Another Obama ‘poison pill’ to kill immigration reform (or is he helping Rubio)?

Matt K. Lewis Senior Contributor
Font Size:

With the White House’s leaked immigration plan prompting Sen. Marco Rubio to label it “dead on arrival,” Rubio’s chief of staff took to Twitter, noting that this wouldn’t be the first time an Obama “poison pill” killed immigration reform.

Tuesday morning, Rubio Chief of Staff Cesar Conda Tweeted: “History repeating itself? Sen. Obama voted for poison pill that gutted essential guest-worker program and sank 07 CIR.” He then linked to a June 2007 Bob Novak op-ed, which explained how Obama helped sink immigration reform in the senate.

According to Novak’s column, North Dakota Sen. Byron Dorgan “was able to insert a poison pill into the immigration reform bill that aimed at emasculating the essential guest-worker program.”

“Dorgan pushed his killer amendment by voicing the Great Plains populism of his home state of North Dakota, but the measure was the product of organized labor,” Novak wrote.

“Obama’s vote [for the Dorgan amendment] was even more surprising,” Novak continued, “considering his participation in the closed-door bipartisan drafting of the immigration compromise that had secured a major change.”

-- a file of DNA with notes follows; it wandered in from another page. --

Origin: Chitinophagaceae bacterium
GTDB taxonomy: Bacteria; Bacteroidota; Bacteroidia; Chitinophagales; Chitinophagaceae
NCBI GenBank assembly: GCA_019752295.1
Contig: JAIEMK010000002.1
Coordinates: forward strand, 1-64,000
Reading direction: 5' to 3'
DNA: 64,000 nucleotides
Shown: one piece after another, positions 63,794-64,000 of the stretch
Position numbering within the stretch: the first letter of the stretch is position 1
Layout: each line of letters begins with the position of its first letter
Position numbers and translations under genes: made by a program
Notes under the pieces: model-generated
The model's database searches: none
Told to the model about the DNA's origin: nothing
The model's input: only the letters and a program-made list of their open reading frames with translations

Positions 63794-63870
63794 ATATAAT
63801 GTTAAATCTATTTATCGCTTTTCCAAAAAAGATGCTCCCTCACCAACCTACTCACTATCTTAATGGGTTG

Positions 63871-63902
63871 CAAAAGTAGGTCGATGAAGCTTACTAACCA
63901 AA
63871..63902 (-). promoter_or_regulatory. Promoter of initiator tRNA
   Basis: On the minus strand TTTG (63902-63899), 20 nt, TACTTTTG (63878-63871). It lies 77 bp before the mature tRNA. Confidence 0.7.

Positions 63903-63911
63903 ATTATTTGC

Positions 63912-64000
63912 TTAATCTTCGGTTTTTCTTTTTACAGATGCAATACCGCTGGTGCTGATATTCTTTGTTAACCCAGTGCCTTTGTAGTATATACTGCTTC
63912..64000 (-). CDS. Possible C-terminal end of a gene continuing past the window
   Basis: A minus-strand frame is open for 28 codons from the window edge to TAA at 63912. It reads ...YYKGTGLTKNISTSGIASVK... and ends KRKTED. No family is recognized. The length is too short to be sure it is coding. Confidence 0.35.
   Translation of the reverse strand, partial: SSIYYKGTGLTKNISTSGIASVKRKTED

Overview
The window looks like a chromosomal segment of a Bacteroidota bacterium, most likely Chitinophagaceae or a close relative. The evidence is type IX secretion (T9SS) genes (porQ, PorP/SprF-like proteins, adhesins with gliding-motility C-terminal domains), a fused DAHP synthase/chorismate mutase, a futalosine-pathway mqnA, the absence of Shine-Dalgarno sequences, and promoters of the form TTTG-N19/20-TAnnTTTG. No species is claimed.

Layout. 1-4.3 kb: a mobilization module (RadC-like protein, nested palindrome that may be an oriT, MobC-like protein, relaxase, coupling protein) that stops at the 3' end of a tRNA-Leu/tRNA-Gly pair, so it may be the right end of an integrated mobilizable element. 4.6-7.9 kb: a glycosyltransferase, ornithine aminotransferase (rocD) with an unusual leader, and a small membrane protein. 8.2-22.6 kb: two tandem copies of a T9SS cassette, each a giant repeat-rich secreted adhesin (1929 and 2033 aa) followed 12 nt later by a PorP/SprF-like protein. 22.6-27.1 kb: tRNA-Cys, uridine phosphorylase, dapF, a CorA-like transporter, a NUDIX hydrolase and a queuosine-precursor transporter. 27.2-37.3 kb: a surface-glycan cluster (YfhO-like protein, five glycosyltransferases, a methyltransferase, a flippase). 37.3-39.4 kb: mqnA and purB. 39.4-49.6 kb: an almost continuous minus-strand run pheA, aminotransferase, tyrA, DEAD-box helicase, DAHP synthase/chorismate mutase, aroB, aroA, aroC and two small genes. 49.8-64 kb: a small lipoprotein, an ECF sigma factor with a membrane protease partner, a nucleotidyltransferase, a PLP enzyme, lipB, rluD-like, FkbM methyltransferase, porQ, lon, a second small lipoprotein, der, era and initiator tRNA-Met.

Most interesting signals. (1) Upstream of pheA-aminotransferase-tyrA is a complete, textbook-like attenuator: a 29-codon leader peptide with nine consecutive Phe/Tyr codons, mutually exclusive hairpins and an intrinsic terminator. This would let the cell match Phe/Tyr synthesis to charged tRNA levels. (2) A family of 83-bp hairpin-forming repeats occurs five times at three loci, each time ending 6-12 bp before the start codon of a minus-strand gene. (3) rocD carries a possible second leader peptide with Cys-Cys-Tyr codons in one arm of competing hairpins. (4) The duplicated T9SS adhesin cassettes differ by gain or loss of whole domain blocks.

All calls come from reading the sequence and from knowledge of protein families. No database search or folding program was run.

Could, as Conda implied, history be repeating itself?

One could argue that it is actually Obama’s best interest for the immigration problem to remain just out of reach. If one accepts that theory, the notion that Obama could once again stymie reform isn’t a stretch.

On the other hand, there is another theory which says Rubio would also be better off politically by allowing Obama to poison the process.

This would allow Rubio to a). Portray himself as having tried to fix the immigration problem, b). blame Obama and avoid backlash from conservatives who oppose immigration reform, and c).run for president while arguing that if Nixon can go to China, then only Rubio can actually fix our broken immigration system and secure our borders.

Finally, there is an even more conspiratorial theory which argues that Obama’s leak was an intentional attempt to help Rubio by providing him cover with conservatives.

It’s unclear exactly what Obama’s up to here, but one thing’s for sure: Nobody trusts anybody.

Matt K. Lewis